Why LED Landscape Lighting?


What affects Cost?

The number of lights is one factor, but there are others that affect the cost of landscape lighting installation, from the size of yard to obstacles in installation to the type of fixtures.

Let’s take a look at a few factors:

Yard Conditions

Trenching low voltage wire through lawn is fairly easy and doesn’t require conduit, since it’s low voltage.

But if an installer is trenching under sidewalks, around patios or other obstacles, the cost goes up, because the time and labor increases.

And if the ground beneath your lawn is rocky, higher labor costs may come into play because trenching is more difficult. 

Quality Of Fixtures

Not all landscape lighting fixtures are created equal. The fixtures that come in kits you find at the hardware store, for example, are usually plastic. They won’t hold up well to the rigors Mother Nature dishes out.

At Outback Landscape, we prefer aluminum landscape lighting fixtures because they last longer and are more durable. The advanced powder-coating techniques and top-quality aluminum of high-quality fixtures prevents corrosion and other damage. 

Long Runs Of Wire

If you have a large property or a complex lighting design, the unusually long runs of wire to the transformer may lose voltage — called “voltage drop” — so a larger transformer is required to keep all lights on the same circuit. Transformers vary widely in cost, from about $350 to as much as $1,500.

Availability Of GFCI Outlet

If your property doesn’t have an exterior ground fault circuit interrupter (GFCI) outlet, essential for powering a low voltage lighting system, a licensed electrician will have to add one, which will add to the expense.

Older homes are notoriously short on these outlets, which shut off an electric power circuit when it detects that current is flowing along an unintended path, such as through water or a person.

Saving Money With LED Lights

All the landscape lighting we install is LED. Halogen bulbs last for only about one year, and replacing them annually is a hassle. LED bulbs have an average life of 50,000 hours and use 75 percent less electricity than halogen bulbs.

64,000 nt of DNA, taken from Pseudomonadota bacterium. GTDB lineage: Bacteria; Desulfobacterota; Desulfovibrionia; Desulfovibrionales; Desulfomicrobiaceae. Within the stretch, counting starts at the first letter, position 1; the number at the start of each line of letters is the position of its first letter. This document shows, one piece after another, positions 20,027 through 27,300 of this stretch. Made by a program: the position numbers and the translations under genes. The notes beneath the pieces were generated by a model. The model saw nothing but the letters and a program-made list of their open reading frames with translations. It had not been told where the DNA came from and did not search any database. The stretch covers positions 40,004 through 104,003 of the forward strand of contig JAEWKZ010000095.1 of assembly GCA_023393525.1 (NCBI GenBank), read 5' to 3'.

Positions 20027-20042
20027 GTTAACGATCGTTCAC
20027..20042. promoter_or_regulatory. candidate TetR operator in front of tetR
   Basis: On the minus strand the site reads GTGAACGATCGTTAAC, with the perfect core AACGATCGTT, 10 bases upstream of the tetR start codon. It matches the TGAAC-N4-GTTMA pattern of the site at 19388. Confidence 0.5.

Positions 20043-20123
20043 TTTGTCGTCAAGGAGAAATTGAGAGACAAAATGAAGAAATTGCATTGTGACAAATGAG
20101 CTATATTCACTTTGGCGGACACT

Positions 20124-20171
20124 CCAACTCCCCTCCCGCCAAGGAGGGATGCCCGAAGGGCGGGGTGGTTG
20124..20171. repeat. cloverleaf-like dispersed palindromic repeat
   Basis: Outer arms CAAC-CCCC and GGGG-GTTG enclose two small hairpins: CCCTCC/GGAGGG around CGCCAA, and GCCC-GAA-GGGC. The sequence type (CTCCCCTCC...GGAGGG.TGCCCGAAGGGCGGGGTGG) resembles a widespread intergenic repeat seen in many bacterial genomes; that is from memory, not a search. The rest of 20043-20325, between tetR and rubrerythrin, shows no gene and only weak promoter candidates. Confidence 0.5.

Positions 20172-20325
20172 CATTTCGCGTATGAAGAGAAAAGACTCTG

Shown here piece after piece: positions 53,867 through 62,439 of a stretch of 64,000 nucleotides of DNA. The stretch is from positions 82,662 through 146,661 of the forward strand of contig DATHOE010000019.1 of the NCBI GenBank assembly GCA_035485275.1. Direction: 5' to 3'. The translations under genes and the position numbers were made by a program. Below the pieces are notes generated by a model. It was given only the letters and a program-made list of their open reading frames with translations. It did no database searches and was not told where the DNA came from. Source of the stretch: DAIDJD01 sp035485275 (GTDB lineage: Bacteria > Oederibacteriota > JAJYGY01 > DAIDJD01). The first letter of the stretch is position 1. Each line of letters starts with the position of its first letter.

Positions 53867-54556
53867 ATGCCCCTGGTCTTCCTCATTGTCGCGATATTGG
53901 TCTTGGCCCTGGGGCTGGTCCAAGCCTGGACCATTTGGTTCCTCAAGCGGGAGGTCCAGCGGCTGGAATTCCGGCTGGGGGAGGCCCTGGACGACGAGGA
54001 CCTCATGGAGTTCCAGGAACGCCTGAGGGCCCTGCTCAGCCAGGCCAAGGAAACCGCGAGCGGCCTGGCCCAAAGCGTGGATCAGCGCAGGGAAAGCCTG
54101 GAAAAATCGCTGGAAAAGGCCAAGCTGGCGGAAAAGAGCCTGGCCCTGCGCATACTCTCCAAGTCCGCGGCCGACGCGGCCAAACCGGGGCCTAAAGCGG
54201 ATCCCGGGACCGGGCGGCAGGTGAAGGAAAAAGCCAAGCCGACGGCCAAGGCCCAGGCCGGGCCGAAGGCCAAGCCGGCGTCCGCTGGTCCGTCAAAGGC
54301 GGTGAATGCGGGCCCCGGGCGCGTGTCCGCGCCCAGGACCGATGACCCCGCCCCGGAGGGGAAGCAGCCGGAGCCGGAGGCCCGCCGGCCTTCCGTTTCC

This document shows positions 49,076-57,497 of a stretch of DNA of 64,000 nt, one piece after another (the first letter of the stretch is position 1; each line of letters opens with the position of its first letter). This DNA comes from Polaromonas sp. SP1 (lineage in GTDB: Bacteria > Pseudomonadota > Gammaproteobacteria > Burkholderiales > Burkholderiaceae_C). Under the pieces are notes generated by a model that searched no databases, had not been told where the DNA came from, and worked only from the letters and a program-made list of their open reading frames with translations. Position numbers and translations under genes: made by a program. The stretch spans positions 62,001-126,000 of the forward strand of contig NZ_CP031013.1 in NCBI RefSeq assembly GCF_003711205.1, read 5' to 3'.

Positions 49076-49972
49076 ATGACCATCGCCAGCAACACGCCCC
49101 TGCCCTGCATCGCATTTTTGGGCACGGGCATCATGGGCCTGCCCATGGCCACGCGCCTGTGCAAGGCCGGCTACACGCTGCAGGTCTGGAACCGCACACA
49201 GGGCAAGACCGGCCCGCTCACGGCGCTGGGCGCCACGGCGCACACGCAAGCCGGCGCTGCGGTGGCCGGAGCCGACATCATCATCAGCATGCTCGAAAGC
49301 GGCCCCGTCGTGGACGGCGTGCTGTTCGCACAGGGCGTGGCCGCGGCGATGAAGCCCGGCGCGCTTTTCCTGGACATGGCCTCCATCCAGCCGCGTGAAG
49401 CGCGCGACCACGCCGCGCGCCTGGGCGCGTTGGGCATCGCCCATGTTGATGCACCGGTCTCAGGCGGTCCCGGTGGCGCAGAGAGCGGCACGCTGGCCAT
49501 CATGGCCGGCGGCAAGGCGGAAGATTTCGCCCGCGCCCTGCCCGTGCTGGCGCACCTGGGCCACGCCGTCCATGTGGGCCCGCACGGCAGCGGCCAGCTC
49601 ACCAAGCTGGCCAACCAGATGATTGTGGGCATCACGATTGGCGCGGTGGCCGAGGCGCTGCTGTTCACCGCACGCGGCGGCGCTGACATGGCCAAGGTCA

We haven’t had to replace a bulb yet. While LED bulbs cost more upfront, the savings over time is substantial.

Why DIY Doesn’t Always Save Money

Sure, you could attempt landscape lighting installation yourself. You can get a kit for a few hundred dollars — maybe less. Professional lighting could cost you well into the thousands, depending on the size and scope of the installation.

But the quality you get with a lighting kit doesn’t come close to the quality work of a professional landscape lighting contractor.

Professionals do this for a living. Every day. They know how to install top-quality lights correctly, so there are no unfortunate issues down the road that can cost you more in the long run.

What do the Pros Know

There’s more to installing landscape lighting than just the labor. 

Professionals know how to precisely place lights so there are no odd shadows — or blinding glare that will annoy your neighbors.

A professional uses high quality fixtures, bulbs and wiring that often include a lifetime warranty.

Professionals offer expertise that doesn’t come in a box. They study the characteristics of each property to create a unique look, using varying levels of light and assorted types of fixtures.

They know about color temperature, lumen output, voltage drop and other tools of the trade that go way beyond those instructions in your kit from the home improvement store.